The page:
Playing EPIC in 28mm.

Tuesday, 17 March 2015


The 22nd Inf Div, a large part of the armoured strength of XVIII Corps, was the spearhead unit for Operation Dragonfire.  40 Kloms east of Fort Nuttar is an area of wadis almost 600 Kloms square, it promised 300 Kloms of hard wadi bed, allowing 72AGs armoured might a swifter journey than one over the dusty, soft prairie.

In the event the rocky sides of the wadis had been well prepared with crew served weapon emplacements, hidden from aerial surveillance.  Veterans of 2/99 Regt of the Separatist PDF bide their time. 

30th Pardus Armoured Regt, nearly 200 Leman Russ, with their attached Cadian Superheavies and a battalion of Brimlock Dragoons as their anti-infantry screen, set off just after midnight.  Along the hills and ridges the scouting parties from Sarainian 30th that had been dropped off by Valkyrie, were quietly and efficiently swept up by the PDF’s Special Forces who were expecting them.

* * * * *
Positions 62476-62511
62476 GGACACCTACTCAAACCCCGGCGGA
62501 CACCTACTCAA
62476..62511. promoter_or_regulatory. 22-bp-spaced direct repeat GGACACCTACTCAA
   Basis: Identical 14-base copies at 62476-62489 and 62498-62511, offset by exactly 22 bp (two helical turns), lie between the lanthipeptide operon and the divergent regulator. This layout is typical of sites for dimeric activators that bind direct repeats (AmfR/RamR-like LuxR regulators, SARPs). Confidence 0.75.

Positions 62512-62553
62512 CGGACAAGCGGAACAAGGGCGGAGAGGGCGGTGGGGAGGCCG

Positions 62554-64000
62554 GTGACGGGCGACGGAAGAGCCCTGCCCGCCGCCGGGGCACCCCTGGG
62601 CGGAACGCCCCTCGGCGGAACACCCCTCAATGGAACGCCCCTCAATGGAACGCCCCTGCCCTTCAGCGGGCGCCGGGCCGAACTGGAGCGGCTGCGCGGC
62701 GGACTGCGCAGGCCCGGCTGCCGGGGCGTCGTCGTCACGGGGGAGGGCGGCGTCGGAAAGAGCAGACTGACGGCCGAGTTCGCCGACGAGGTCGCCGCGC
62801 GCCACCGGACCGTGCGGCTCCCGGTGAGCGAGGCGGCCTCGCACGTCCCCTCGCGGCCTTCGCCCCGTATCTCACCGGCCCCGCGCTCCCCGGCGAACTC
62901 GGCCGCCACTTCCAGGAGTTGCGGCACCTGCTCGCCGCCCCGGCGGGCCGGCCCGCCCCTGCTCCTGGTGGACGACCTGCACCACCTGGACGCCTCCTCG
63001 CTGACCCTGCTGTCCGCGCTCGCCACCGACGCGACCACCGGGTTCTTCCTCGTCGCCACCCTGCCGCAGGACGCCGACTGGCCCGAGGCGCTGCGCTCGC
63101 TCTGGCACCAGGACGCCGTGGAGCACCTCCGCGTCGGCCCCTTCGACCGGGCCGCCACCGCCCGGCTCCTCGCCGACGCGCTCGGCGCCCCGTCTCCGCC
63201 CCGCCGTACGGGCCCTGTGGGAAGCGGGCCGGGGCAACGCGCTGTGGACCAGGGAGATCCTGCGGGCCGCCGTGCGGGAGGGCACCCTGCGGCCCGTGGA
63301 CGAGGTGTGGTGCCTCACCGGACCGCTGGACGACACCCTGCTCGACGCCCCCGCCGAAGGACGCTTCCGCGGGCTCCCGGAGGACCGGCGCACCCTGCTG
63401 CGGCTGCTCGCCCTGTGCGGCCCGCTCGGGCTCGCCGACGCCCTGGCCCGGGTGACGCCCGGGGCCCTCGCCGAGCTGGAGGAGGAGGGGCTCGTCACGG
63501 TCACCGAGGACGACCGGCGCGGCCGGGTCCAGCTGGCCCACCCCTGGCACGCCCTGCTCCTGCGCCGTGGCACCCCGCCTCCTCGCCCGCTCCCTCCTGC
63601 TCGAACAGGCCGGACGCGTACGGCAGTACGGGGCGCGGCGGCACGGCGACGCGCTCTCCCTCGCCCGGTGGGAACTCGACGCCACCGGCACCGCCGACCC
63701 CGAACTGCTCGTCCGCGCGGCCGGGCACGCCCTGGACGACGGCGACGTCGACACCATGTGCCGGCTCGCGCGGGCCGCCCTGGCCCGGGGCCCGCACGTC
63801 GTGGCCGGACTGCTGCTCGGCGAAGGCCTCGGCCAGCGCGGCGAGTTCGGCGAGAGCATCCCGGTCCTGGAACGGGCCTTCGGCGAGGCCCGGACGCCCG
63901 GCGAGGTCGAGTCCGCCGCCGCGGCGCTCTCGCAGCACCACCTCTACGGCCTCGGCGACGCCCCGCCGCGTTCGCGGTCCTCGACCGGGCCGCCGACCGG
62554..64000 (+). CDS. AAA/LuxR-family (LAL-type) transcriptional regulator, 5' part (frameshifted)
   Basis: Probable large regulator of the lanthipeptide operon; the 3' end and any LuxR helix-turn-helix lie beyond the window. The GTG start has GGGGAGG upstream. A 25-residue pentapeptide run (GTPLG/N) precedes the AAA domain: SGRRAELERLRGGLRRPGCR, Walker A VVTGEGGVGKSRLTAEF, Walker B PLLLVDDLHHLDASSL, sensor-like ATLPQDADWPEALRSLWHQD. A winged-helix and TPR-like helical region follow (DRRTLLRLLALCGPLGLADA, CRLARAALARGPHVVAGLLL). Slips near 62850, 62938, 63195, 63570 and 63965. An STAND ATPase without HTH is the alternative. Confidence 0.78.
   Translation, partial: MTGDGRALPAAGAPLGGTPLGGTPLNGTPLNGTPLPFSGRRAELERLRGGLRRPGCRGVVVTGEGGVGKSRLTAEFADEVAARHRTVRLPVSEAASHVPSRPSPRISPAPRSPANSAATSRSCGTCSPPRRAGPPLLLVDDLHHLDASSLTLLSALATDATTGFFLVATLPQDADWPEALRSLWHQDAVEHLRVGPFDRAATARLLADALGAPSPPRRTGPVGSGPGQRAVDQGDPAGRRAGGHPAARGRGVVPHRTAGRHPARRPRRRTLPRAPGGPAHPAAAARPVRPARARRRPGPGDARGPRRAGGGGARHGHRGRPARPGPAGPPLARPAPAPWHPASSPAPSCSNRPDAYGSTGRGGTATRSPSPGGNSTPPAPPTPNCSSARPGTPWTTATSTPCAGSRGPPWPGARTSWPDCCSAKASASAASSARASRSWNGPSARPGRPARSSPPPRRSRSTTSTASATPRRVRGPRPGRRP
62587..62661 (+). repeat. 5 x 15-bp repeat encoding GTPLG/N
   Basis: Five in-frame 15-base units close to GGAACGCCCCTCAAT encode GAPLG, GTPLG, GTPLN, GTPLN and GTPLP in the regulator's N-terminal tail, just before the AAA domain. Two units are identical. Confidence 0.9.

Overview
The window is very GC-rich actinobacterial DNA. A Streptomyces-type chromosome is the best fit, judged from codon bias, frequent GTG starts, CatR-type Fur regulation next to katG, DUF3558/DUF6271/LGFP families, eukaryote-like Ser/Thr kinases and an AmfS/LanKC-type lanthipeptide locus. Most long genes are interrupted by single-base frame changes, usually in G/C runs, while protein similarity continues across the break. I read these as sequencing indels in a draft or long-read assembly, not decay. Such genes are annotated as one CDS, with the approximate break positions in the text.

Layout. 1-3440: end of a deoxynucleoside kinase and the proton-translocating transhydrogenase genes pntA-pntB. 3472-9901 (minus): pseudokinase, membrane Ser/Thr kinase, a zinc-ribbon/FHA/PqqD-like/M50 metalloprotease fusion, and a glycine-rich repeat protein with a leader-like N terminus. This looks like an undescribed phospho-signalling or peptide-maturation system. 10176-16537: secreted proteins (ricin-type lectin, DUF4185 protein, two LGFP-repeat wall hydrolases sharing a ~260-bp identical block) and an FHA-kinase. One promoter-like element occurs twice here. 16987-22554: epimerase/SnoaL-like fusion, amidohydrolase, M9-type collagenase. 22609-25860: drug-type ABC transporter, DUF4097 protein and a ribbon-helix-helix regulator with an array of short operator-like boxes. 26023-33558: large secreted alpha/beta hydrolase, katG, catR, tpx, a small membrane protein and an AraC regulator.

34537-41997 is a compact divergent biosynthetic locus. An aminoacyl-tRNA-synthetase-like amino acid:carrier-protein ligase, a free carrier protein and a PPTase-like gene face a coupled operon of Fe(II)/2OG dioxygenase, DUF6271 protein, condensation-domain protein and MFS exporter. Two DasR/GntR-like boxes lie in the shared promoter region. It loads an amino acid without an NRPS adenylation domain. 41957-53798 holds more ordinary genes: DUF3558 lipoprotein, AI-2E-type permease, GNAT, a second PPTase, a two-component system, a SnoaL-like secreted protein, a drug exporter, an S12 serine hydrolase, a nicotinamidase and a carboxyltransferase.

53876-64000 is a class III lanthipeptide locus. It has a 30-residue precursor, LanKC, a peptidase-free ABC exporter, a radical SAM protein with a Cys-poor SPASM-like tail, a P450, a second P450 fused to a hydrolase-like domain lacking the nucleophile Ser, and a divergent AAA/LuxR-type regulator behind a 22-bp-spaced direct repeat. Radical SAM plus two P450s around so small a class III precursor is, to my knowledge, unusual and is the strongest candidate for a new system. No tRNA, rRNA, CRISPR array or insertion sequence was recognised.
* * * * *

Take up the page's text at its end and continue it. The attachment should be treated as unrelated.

22 Inf Div were blind, but the clock had been set and Operation Dragonfire would proceed to timetable.   Gen Pandovic (Narmienia), the Divisional Commander, informed Corps HQ of the deficiency in reconnaissance and information and was told to proceed regardless. 

Delta Company of the 30th Pardus Armoured Regt was allowed to advance to a point where it could not turn around, indeed,  it could hardly manoeuvre at all.  A pinch point in the wadi system limited was allowed to be passed; keeping some distance between sub units, Delta Company was allowed through the pinch point in its entirety.  The interlocking fields of fire of the Separatist PDF’s Las Cannons and AGTW hit every vehicle within the first two minutes of the engagement, still an hour before dawn.

Number 7 Platoon of the Brimlock Dragoons did force their way into that part of the wadi system, however, not being as heavily armoured as Leman Russ’ their Chimerae were also swiftly knocked out.